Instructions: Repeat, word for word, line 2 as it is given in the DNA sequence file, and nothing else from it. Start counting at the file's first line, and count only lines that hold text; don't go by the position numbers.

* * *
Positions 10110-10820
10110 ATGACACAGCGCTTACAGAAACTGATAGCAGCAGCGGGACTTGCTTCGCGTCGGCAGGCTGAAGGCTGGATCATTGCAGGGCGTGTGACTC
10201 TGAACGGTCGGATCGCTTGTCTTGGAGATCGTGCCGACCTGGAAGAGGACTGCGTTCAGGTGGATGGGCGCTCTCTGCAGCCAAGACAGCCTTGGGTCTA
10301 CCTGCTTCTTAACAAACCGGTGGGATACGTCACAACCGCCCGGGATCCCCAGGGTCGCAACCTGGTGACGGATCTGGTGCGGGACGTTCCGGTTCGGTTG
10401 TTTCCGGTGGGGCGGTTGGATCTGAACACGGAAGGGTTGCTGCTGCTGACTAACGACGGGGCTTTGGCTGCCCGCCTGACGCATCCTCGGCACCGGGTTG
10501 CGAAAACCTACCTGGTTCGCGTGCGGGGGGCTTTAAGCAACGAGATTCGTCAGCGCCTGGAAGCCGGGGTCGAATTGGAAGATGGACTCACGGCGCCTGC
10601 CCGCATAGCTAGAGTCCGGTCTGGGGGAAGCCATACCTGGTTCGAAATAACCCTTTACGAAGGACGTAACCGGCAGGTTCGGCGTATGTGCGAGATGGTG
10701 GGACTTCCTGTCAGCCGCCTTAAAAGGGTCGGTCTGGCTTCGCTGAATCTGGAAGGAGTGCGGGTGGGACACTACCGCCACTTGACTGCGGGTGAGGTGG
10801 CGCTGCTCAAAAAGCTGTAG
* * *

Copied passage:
10110 ATGACACAGCGCTTACAGAAACTGATAGCAGCAGCGGGACTTGCTTCGCGTCGGCAGGCTGAAGGCTGGATCATTGCAGGGCGTGTGACTC